A GUEST BLOG BY DR STEPHEN CLIFT

 

In Stephen’s last guest blog in this series, he demonstrates that a highly cited arts and health paper is a ‘fairy tale’ that has cast a collective spell over the field. Stephen wishes he had published this debunking in 2008. Now, 12 years later, here it is…

 

Stephen Clift (BA, PhD, PFRSPH) is Professor Emeritus, Canterbury Christ Church University, and former Director of the Sidney De Haan Research Centre for Arts and Health.

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A GUEST BLOG BY DR STEPHEN CLIFT

 

In Stephen’s penultimate guest blog, for now, he provocatively argues that, sometimes at least, ‘research in arts and health can produce findings that are banal, trivial or spurious’. His final guest blog in this series will be published tomorrow.

 

Stephen Clift (BA, PhD, PFRSPH) is Professor Emeritus, Canterbury Christ Church University, and former Director of the Sidney De Haan Research Centre for Arts and Health.

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A GUEST BLOG BY DR STEPHEN CLIFT

 

This is the third guest blog by Stephen Clift. Here he asks questions about the value, relevance and usefulness of some research into ‘arts and health’, and wonders how such examples were funded and why they garnered such favourable, unquestioning reviews.

 

Stephen Clift (BA, PhD, PFRSPH) is Professor Emeritus, Canterbury Christ Church University, and former Director of the Sidney De Haan Research Centre for Arts and Health.

READ MORE

A GUEST BLOG BY DR STEPHEN CLIFT

 

In this second guest blog by Stephen Clift, he questions the WHO scoping review of arts and health (Fancourt and Finn, 2019), particularly its headline: ‘Arts ‘crucial’ to reducing poor health and inequality’. Here, Stephen asks if the existing body of evidence really supports such ‘grand claims’.

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Street art is an essential part of the Creative Class narrative. Every city has ‘up-and-coming’ areas clad from shop shutters to back alleys, sides of dilapidated buildings to shifty-looking subways, in what has become known as street art. This article argues that the now almost globally ubiquitous street art ‘movement’ has evolved from its roots in class and race conflict and anti-gentrification activism to become a perfect foil for neoliberal capitalism, forming a ‘gritty’ yet colourful backdrop to the Creative City ‘New Bohemias’ that seem to pop-up in every city, everywhere on the planet: a perfect tool in gentrifiers’ artwashing arsenals.READ MORE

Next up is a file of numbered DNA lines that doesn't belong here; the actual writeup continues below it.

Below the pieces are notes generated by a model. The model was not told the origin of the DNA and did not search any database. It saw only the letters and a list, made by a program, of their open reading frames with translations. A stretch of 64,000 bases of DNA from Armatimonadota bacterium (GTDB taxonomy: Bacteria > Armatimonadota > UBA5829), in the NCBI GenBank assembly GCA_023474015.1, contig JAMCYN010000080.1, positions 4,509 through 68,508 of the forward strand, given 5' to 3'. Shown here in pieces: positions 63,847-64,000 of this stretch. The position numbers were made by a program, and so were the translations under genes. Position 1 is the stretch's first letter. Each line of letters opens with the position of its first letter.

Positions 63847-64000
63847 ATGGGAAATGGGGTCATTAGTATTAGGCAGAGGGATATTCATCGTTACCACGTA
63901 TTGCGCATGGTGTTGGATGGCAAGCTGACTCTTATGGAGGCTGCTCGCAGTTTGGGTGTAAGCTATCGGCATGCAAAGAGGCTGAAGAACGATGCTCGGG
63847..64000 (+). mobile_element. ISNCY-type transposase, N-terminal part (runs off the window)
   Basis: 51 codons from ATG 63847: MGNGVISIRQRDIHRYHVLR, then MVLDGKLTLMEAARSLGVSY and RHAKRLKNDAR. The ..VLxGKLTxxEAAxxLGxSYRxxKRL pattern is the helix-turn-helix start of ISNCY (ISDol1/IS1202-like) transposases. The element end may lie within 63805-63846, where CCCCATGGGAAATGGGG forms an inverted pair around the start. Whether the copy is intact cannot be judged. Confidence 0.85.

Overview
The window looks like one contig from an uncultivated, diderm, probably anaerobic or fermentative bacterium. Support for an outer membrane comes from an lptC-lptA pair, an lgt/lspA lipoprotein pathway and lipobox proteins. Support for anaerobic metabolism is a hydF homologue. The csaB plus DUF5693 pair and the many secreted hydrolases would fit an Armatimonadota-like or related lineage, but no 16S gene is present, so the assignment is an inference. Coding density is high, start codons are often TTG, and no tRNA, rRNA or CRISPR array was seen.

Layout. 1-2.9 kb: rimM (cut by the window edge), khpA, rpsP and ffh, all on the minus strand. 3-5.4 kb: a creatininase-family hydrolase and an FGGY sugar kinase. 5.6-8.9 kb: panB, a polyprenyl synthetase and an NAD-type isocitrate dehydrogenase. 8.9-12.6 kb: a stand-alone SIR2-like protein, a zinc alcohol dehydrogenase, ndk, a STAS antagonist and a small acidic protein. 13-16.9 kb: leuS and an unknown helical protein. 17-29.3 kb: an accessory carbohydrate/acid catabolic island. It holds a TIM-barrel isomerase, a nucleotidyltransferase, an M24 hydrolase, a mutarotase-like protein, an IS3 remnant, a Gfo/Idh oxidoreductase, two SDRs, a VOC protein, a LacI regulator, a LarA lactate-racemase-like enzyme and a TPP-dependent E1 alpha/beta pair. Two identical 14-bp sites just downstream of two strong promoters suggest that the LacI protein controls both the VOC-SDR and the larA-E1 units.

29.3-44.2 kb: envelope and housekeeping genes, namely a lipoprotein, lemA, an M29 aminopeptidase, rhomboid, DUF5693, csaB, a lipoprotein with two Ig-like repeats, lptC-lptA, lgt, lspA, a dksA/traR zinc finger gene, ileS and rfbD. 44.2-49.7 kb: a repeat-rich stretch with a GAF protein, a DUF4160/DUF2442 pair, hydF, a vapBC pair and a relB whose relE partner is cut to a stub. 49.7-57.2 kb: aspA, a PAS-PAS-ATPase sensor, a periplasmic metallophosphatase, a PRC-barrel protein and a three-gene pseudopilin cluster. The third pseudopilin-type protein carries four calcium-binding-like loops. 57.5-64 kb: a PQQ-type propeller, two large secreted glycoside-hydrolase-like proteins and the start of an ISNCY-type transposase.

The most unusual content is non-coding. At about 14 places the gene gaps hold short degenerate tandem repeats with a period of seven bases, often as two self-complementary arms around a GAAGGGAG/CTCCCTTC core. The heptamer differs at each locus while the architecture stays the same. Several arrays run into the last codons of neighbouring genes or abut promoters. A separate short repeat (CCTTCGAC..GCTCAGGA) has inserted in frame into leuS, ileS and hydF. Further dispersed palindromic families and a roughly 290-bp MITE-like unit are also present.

This is the transcript from my keynote speech at Nuart Festival in Stavanger on 8th September 2019. It explores nostalgia narratives in Street Art and examines the practice’s links to gentrification. But perhaps we’re all gentrifiers nowadays?

The full article on which this talk was based is available in Nuart Journal III and can be downloaded for free here .READ MORE

This is a transcript of the brief provocation I gave at Environmental Engagement and the Politics of Creative Practice workshop at Open University in Camden on 27th June 2019 – part of the Doreen Massey Annual Event.

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LIVING CREATIVELY AT A TIME OF CLIMATE CATASTROPHE

 

To see a World in a Grain of Sand

And a Heaven in a Wild Flower,

Hold Infinity in the palm of your hand

And Eternity in an hour.… READ MORE

This is my paper given as part of the Movement for Cultural Democracy panel at the Raymond Williams Society Conference in Manchester on 26th April 2019. It’s a mash up of some previous work but I think it is a succinct account of where my thinking is at about cultural democracy and working-class culture.READ MORE

This is a copy of my book chapter which was published earlier this year in Creative Placemaking: Research, Theory and Practice (2018). The book is edited by Cara Courage and Anita McKeown and is published by Routledge. It is available to buy here . Thanks to the editors for permitting its reproduction here.READ MORE

I presented this paper at Art and the Urban symposium at Senate House last week. It reflects some of my PhD research.


Screenshot from 'Birdhouse in Your Soul' (Official video) by They Might Be Giants. Screenshot from 'Birdhouse in Your Soul' (Official video) by They Might Be Giants.

Screenshot from ‘Birdhouse in Your Soul’ (Official video) by They Might Be Giants.

ARTWASHING SOCIAL SPACE

Fifty years ago, Henri Lefebvre wrote that ‘Everyday life, the social territory and place of controlled consumption, of terror enforced passivity, is established and programmed … [so that] as a social territory it is easily identified, and under analysis it reveals its latent irrationality beneath an apparent rationality, incoherence beneath an ideology of coherence, and sub-systems, or disconnected territories linked together only by speech’ (1968).… READ MORE